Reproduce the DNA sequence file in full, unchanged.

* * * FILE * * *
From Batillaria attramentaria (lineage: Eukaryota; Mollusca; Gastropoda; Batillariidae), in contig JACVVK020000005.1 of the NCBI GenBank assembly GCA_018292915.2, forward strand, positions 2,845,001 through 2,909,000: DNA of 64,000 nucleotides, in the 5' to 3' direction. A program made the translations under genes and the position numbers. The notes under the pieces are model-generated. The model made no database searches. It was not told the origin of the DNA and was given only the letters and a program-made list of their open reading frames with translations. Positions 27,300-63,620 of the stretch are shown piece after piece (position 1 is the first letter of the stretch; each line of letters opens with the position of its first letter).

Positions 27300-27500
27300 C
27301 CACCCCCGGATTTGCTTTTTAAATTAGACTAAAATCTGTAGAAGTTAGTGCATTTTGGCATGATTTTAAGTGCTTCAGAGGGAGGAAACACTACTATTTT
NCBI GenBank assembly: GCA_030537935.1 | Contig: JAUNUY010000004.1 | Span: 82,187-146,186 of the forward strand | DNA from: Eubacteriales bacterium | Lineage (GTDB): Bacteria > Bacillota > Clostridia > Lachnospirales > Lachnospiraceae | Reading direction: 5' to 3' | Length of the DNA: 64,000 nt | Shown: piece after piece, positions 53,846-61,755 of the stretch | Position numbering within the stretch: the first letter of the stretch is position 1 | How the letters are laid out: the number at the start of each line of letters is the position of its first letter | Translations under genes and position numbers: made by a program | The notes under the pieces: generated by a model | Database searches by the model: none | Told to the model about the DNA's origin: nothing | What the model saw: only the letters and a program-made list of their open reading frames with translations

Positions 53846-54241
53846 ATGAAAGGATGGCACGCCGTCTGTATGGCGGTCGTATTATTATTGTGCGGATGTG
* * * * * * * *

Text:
From Batillaria attramentaria (lineage: Eukaryota; Mollusca; Gastropoda; Batillariidae), in contig JACVVK020000005.1 of the NCBI GenBank assembly GCA_018292915.2, forward strand, positions 2,845,001 through 2,909,000: DNA of 64,000 nucleotides, in the 5' to 3' direction. A program made the translations under genes and the position numbers. The notes under the pieces are model-generated. The model made no database searches. It was not told the origin of the DNA and was given only the letters and a program-made list of their open reading frames with translations. Positions 27,300-63,620 of the stretch are shown piece after piece (position 1 is the first letter of the stretch; each line of letters opens with the position of its first letter).

Positions 27300-27500
27300 C
27301 CACCCCCGGATTTGCTTTTTAAATTAGACTAAAATCTGTAGAAGTTAGTGCATTTTGGCATGATTTTAAGTGCTTCAGAGGGAGGAAACACTACTATTTT
NCBI GenBank assembly: GCA_030537935.1 | Contig: JAUNUY010000004.1 | Span: 82,187-146,186 of the forward strand | DNA from: Eubacteriales bacterium | Lineage (GTDB): Bacteria > Bacillota > Clostridia > Lachnospirales > Lachnospiraceae | Reading direction: 5' to 3' | Length of the DNA: 64,000 nt | Shown: piece after piece, positions 53,846-61,755 of the stretch | Position numbering within the stretch: the first letter of the stretch is position 1 | How the letters are laid out: the number at the start of each line of letters is the position of its first letter | Translations under genes and position numbers: made by a program | The notes under the pieces: generated by a model | Database searches by the model: none | Told to the model about the DNA's origin: nothing | What the model saw: only the letters and a program-made list of their open reading frames with translations

Positions 53846-54241
53846 ATGAAAGGATGGCACGCCGTCTGTATGGCGGTCGTATTATTATTGTGCGGATGTG